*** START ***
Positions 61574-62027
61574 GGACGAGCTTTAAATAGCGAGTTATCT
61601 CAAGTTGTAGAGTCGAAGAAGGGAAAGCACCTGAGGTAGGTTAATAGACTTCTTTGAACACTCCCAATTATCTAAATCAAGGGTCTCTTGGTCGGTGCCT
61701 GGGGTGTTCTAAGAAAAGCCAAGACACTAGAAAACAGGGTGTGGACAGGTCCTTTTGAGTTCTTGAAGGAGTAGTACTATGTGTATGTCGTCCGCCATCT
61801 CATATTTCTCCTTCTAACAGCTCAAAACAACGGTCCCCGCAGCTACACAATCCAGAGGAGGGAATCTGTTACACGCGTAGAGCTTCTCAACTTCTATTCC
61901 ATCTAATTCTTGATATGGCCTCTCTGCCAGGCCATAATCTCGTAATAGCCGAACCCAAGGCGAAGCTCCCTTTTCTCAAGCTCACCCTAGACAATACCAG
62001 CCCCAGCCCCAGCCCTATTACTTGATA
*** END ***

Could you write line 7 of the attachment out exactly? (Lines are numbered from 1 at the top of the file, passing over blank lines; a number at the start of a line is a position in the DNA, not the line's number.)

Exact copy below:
62001 CCCCAGCCCCAGCCCTATTACTTGATA